Art Law Basics -part 1

Preface:

Today I came across a situation where some people wanted to print and sell some T-shirts with a logo on it, thinking that it was perfectly fine.  However, is it? 

Two years as part of my Professional Practice course for my Bachelor of Fine Arts, I was required to blog about certain lectures such as the place of art within the law.  Inspired by the above situation, i’m going to re-blog my original articles for anyone wanting to know more about art and the law.


Art Law Basics -part 1

Originally Posted 22/04/2013

 Art and the Law?

<== Copyright: Am I even allowed to use this picture??

This week’s Professional Practice lecture was a bit special and was attended by the fine arts and design students on how consider the legal side of their practices, which was presented by Robyn Ayres from Arts Law. Arts Law is an organisation based in Sydney who gives advice to artists based on legal and business issues.

The first issue discussed was on Intellectual Property and copyright.

Copyright:

  • Is automatic and doesn’t need to be registered
  • © symbol acts as a warning to other people
  • When written “©Name of work, owner, date
  • Gives limited rights to creators over a limit of time – all their life and 70+ years after death (in Australia)
  • Can’t copyright thoughts, concepts or ideas, only the physical work or product
  • Can be owned by one person or by multiple owners
  • If employed, copyright goes to the company, not the individual
  • If you sell work, the copyright is still retained by the artist, unless stated otherwise
  • Copyright can be exchanged via a contract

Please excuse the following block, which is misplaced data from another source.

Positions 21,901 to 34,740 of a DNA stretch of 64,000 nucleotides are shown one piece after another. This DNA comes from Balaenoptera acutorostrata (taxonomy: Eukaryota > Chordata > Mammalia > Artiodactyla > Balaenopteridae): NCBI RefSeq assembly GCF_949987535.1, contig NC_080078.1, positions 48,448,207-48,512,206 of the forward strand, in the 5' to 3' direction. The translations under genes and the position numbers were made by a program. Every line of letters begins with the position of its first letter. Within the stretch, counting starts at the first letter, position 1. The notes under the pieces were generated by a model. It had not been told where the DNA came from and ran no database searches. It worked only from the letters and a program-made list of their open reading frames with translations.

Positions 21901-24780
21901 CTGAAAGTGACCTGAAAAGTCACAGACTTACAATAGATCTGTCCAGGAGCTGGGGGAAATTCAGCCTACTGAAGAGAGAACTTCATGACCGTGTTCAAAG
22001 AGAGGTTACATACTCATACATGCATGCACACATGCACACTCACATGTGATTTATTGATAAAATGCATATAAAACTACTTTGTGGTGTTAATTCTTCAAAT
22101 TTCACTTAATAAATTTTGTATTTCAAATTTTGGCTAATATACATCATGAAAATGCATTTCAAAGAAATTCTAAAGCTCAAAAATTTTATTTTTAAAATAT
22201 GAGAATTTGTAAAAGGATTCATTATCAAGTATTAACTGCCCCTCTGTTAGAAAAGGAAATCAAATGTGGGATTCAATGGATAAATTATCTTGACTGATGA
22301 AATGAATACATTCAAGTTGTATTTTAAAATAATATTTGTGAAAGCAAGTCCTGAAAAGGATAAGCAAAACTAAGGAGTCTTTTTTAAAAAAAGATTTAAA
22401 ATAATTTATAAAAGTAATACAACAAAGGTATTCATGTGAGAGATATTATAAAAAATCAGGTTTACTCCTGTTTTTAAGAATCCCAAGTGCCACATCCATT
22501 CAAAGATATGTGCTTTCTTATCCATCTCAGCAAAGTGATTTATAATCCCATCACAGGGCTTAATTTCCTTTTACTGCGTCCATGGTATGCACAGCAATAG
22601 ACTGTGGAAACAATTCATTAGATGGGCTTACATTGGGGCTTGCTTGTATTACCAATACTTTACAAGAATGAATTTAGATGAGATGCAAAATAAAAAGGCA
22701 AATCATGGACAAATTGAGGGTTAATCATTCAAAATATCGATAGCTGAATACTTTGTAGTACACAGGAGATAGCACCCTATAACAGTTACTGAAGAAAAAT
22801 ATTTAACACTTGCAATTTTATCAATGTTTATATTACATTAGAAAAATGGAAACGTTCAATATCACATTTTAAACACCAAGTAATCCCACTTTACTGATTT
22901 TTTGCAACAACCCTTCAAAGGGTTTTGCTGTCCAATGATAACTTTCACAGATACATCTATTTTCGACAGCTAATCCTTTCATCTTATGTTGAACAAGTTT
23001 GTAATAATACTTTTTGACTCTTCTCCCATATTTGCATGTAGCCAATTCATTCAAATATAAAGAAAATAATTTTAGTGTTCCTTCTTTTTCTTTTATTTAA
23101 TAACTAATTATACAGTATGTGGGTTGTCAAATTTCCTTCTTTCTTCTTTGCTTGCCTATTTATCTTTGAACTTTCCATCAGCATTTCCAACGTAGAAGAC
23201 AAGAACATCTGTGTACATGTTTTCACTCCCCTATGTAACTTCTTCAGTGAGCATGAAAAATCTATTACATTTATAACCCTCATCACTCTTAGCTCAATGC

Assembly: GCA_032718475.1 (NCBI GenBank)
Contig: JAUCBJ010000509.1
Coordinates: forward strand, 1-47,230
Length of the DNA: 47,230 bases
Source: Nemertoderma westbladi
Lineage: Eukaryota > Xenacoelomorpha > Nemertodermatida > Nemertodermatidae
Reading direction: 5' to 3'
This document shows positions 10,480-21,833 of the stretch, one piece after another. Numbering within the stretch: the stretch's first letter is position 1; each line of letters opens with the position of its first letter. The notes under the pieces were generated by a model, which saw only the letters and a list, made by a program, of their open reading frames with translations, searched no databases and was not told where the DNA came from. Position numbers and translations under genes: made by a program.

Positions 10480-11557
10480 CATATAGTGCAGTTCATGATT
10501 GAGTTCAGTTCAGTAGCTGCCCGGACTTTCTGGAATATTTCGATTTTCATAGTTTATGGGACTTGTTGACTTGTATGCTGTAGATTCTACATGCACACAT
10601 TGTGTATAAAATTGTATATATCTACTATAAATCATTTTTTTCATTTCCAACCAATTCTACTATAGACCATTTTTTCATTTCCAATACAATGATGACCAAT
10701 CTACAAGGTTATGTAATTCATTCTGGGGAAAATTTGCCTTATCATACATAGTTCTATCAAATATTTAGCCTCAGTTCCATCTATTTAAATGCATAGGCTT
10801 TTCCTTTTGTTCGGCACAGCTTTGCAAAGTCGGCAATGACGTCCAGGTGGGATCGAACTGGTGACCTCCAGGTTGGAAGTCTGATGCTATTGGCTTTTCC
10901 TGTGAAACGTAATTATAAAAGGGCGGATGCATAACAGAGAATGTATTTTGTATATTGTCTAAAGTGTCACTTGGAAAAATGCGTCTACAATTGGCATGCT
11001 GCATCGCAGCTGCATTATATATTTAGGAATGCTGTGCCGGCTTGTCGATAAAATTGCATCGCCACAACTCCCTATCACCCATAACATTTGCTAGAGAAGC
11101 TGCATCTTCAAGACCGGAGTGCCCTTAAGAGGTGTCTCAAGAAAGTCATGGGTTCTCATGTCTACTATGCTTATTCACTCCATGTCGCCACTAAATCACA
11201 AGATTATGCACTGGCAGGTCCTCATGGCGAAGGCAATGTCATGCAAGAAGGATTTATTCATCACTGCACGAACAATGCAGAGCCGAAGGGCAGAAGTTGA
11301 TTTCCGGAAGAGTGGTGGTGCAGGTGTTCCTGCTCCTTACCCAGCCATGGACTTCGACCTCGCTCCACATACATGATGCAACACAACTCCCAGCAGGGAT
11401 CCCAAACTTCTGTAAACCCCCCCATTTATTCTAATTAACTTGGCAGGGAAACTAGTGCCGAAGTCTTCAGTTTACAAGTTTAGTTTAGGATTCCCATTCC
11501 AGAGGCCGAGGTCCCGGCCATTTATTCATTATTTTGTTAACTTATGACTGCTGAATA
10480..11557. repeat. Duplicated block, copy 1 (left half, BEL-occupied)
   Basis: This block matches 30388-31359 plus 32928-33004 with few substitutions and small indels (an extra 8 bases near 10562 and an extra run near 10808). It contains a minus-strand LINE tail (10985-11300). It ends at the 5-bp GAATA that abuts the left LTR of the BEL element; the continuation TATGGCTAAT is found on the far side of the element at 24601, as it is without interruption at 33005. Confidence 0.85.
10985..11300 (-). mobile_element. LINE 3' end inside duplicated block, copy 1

• Can give others permission to use copyrighted material with a licence.
  • Permission includes: copying, re-producing and using pieces of the work
Then we talked about Intellectual Property and it’s relationship to the internet and that having a website incorporates many opportunities and risks.  Websites can’t be copyrighted as a whole, but is broken down in to pieces such as pictures, text, animations/ film, music and computer programming (which is also included as text).
Advantages of a personal website:
  • Personal space on the web
  • can have an online presence
  • retain control
  • can customize your space and features
  • can show up on search results
Disadvantages of a personal website:
  • Cost to run it
  • need technical knowledge to build it
  • Needs to maintain it and keep it up to date
Advantages of using social websites:
  • Be able to connect to people via the social network
  • Find people with similar interests and connect/ build communities
  • easier to use compared to building your own website
  • can share and promote your ideas and works 
Disadvantages of using social websites:
  • Loss of control
  • Privacy issues
  • Signing over certain rights when entering a contract (terms and conditions)
  • Lack of customization
  • losing yourself as an individual within a large community 
Terms and Conditions offered by social networking websites:
  • Terms and conditions is a contract
  • Every website as a different set of terms and conditions
  • They are in accordance with the law.  Bigger companies often abide by US laws as opposed to Aus laws.
  • What permission are you granting them?
  • How will your work be used?
  • Policy infringement and the consequences
  • You’re responsible for your own copyright

Tips:

  • Online infringement is easy, so look out for it.
  • Use the © symbol on your works
  • Some features enable you to disable the right click so people can’t save your images
  • Stream V.S download when you have videos
  • Upload low resolution images of your work
  • Watermark your images
To be continued in part 2…

4 thoughts on “Art Law Basics -part 1

  1. Pingback: Art Law Basics – Part 2 | Jessica McLeod-Yu

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